OK, so I don’t know if I totally agree with the statement I made in my own headline.
Effective teaching is about Spirit-anointed truth presented in thoughtful and engaging ways.
That part has always been the most important part.
But when I visit a youth group and hear a speaker who’s really good at those things and then notice that the students still aren’t paying attention?
It’s usually not because the talk was bad or ineffective or boring; not even because students are apathetic or disinterested.
It’s because almost every teenager is prone to distractions, and sometimes our ministry environments are full of them.
Unfortunately, it doesn’t take much to derail a 14-year-old’s attention span. AdWeek estimates that the average actual attention span is about five minutes. Other sources put that number somewhere between seven and 10 minutes.
This isn’t the result of a boring presentation on your part. It’s not even the result of disinterest on the part of your students. It’s an effect of the way that lightning-fast Internet connections, streaming video and micro-Tweets have rewired all of our brains—not just the brains of your teenagers.
And while you should absolutely prune your teaching of fluff—the paragraphs that add length without adding meaning—it’s unrealistic to expect that you’re going to be able to effectively teach on Nehemiah, for example, in five minutes or less.
We need to help our students focus on what we have to say, and given that most youth workers are presenting pretty good messages already, it’s usually not as simple as just thinking up more engaging things to say.
It’s about eliminating the distractions that keep students from hearing us.
Let’s start with the bad news. There are dozens of distractions that you have almost no control over. Light bulbs flicker. Microphones feedback. Someone farts and a dozen teenagers vying to be the center of attention display exaggerated reactions to the fart.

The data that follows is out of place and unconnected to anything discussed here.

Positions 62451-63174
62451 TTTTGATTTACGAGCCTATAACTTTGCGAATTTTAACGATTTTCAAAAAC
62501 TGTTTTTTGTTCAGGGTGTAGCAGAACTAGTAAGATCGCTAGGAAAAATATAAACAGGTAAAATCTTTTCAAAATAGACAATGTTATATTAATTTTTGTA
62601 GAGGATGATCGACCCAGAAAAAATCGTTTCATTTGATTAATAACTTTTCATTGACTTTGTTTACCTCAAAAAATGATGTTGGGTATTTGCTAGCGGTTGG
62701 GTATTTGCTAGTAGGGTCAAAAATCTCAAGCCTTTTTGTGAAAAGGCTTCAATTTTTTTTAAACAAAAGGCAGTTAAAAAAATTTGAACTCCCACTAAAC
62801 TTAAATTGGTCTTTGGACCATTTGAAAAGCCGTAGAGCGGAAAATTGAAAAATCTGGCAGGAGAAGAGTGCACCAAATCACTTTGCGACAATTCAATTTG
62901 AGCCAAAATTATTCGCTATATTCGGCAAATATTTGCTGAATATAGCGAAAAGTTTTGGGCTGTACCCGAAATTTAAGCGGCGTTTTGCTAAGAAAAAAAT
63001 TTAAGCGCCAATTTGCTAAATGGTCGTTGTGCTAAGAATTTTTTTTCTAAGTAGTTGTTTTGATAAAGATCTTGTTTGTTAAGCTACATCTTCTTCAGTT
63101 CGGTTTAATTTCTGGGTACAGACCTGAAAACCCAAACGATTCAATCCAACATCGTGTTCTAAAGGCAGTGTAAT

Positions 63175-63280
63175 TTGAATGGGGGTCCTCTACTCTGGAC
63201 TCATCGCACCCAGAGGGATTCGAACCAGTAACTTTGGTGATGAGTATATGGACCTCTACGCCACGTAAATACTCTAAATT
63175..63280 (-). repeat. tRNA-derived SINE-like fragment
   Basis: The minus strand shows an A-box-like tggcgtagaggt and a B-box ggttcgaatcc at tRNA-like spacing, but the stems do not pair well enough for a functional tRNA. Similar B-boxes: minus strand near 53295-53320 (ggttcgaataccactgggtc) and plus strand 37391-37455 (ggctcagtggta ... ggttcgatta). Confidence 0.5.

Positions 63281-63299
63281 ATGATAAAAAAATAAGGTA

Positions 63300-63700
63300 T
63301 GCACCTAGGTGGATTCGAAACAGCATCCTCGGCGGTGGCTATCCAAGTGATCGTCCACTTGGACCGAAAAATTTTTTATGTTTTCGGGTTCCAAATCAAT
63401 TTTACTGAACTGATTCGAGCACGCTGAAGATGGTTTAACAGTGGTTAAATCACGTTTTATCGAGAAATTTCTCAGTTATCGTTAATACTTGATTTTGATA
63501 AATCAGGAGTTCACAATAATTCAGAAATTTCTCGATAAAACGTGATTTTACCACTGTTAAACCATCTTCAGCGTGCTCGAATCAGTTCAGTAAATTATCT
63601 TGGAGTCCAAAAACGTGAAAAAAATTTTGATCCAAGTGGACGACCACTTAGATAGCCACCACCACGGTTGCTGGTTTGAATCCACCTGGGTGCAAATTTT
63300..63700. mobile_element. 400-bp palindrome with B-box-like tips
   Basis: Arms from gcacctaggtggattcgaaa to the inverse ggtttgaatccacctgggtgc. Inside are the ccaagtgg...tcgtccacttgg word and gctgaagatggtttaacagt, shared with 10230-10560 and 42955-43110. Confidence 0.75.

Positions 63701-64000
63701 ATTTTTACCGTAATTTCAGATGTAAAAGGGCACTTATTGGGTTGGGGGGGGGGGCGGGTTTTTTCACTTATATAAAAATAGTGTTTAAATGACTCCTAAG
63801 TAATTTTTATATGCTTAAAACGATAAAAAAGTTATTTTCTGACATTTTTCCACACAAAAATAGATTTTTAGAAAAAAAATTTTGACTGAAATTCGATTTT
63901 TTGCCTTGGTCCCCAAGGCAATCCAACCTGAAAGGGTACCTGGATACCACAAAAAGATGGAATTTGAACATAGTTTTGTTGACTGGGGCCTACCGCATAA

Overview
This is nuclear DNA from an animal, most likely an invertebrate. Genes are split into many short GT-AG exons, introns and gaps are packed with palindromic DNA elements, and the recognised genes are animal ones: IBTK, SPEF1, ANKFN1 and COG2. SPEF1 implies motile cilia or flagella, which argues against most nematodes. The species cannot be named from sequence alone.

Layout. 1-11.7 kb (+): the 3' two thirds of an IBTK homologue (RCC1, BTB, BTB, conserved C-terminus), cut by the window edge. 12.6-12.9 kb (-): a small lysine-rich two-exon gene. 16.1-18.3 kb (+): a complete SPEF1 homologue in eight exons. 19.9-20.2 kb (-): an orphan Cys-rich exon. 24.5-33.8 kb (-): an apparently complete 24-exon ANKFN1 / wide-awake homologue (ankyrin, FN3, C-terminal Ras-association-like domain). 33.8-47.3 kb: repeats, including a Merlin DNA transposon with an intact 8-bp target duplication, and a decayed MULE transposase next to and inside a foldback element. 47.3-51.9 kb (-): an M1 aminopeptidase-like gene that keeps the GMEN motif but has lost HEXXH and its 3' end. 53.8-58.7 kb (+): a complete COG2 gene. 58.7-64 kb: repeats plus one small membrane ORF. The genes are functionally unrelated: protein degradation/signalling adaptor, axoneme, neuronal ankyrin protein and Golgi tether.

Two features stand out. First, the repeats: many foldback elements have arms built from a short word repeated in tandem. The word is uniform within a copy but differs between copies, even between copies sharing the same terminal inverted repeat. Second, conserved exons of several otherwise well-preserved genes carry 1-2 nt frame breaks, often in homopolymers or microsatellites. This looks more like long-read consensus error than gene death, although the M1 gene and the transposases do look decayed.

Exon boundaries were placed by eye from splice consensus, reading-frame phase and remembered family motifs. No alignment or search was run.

There’s never going to be a way to make 100 percent of distractions go away, and that’s not the goal here. What we’re trying to do is identify the things we can deal with and get rid of whatever distractions we can. Let’s get started:
I’m just guessing here, but I’d say that 80 percent of your phone-related distractions are caused by less than 20 percent of your students. It’s less about the kid playing FIFA on his phone and more about the 11 kids around him who were paying attention to the message until they caught the light from the iPhone in their peripheral vision and now they’re hypnotized into watching him play FIFA instead of listening to you.
For me, there’s no better solution to this problem than having an adequate number of adult volunteers. If students know they’re always in the sightline and reach of an adult, they may still become distracted, but they’re less likely to become a distraction.
My friend Chris Wesley dropped this brilliant tweet:
“The only thing more annoying than teens talking while you speak are the people going SHHHHHHHH! while you speak.”
Again, if you’re running on minimal volunteers, this is a tough problem to handle. But put plenty of adults in the room, and you’re in better shape. Beyond that, you should talk with repeat offenders.
But if a boy on one side of the room can be distracted by someone whispering on the other side of the room, then you might need to do something about your own volume. It shouldn’t be hard for someone with a microphone to project over the whispers.